Experimental Cold Atoms, Quantum Optics, Nanomechanical Science, and Theory

This is a core enabling component of the PML that provides science drivers and is a powerful innovation engine. It also complements the work of the Quantum Physics Division, located in Boulder, and fits well into PML’s NIST-on-a-Chip activities.

As quantum materials become increasingly important, a central goal of this work is to help shed light on these materials by designing and realizing many-body Hamiltonians in ultracold atoms, where exquisite control is available. Another motivation for the work is to investigate the use of quantum many-body systems to make new kinds of measurements. These groups are doing experimental and theoretical research on ultracold atoms, quantum optics, and nanomechanics that is among the best in the world. The researchers produce large amounts of outstanding science and enjoy international recognition. The expertise of the experimentalists covers a broad range of areas, including quantum optics and ultracold atomic physics.

The experimental studies of many-body effects in ultracold atomic systems are among the best in the world, and the recent test of Bell inequalities, eliminating the remaining loopholes of previous experiments, is a telling example of the synergy between different areas of expertise at Gaithersburg and JILA, the extraordinarily successful joint institute of the University of Colorado, Boulder, and NIST.

In the relatively new area of optomechanics, a promising direction is the development of new bridges between quantum physics and sensor development, with promising applications of optomechanics to thermometry. There are also possible applications of single-photon sensing in biological systems.

The theoretical efforts also cover a remarkable range of topics, including many-body physics, quantum optics, traditional atomic physics and collision physics, and QI science. The theorists play an important role in building bridges between different activities, including between other divisions within NIST.

Techniques developed by the PML for precisely placing dopants in silicon may be applicable in more general semiconductor fabrication.

The partial relocation of the groups working in this area to the University of Maryland campus presents both opportunities and challenges. Opportunities include more access to students, the possibility of PML staff seeking funding as University of Maryland adjunct faculty, and additional outreach and education through teaching. At the same time, this geographical separation raises the challenge of maintaining close collaboration and communication with the Gaithersburg NIST campus.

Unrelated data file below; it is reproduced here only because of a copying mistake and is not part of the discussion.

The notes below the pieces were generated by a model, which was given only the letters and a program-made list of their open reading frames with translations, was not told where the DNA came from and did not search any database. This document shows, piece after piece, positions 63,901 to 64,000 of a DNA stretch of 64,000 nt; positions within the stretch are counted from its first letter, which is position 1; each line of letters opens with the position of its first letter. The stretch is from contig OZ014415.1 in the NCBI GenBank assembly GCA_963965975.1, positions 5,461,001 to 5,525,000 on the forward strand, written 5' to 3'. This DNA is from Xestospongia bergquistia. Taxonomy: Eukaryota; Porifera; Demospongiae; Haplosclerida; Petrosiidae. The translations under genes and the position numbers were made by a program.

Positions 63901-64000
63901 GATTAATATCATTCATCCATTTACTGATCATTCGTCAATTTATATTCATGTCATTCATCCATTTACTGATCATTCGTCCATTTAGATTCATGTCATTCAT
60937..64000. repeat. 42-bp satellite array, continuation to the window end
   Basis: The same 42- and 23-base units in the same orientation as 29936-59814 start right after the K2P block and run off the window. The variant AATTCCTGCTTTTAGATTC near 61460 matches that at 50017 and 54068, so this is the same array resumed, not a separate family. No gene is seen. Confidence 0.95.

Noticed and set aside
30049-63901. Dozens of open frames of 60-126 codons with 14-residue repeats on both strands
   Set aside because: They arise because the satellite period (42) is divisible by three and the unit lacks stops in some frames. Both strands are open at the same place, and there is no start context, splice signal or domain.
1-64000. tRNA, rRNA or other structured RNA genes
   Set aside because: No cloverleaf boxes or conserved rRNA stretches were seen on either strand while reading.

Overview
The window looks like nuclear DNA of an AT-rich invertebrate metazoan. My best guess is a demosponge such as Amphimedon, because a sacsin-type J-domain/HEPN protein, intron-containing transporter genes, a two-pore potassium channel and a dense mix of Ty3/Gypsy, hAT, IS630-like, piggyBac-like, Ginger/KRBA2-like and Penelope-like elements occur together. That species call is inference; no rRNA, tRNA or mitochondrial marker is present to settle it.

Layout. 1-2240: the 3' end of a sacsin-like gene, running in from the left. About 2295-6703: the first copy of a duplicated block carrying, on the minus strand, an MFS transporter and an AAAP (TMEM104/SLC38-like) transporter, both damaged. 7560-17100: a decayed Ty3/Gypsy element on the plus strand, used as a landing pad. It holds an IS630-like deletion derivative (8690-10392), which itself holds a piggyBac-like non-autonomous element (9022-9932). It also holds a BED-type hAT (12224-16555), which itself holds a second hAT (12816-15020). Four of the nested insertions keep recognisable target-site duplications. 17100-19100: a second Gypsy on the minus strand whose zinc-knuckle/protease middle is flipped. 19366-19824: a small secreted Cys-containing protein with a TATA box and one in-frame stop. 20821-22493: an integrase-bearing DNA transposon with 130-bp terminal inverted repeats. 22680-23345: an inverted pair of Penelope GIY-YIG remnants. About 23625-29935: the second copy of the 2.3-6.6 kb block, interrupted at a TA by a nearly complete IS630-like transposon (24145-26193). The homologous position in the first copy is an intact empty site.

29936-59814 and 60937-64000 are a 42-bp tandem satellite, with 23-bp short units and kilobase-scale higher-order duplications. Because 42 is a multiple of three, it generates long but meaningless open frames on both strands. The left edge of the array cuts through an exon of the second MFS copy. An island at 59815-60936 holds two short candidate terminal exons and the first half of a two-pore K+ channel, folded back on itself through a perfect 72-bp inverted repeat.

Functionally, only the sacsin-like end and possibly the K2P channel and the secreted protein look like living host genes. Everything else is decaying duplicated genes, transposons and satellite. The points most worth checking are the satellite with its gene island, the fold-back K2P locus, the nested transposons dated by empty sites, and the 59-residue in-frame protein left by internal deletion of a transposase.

Fundamental Electrical Measurements, Applied Electrical Metrology, Mass and Force, and Synchrometrology

The incremental improvements in the key electrical measurements triangle (voltage, current, and resistance) are demonstrating continued PML leadership in attempting to increase accuracy while reducing uncertainties. The venturing into new materials and the associated quantum phenomena, such as the use of graphene for resistance and the Josephson effect for voltage measurements, is focusing on

Suggested Citation:"5 Quantum Measurement Division." National Academies of Sciences, Engineering, and Medicine. 2016. An Assessment of the National Institute of Standards and Technology Physical Measurement Laboratory: Fiscal Year 2015. Washington, DC: The National Academies Press. doi: 10.17226/23448.
×

breakthrough approaches as they become available through new technological developments and improved theoretical understanding.

Further refinement of the CODATA constants is critical for continued efforts of the fundamental electrical measurements, applied electrical metrology, and mass and force work.

The Applied Electrical Metrology Group is maintaining responsibility for well-established AC-DC measurements and is also exploring the AC-DC metrology of the future. A relatively new activity that is primarily focused on smart grids addresses issues of synchrophasor measurements, new sensors, and the associated problems of interoperability and cybersecurity.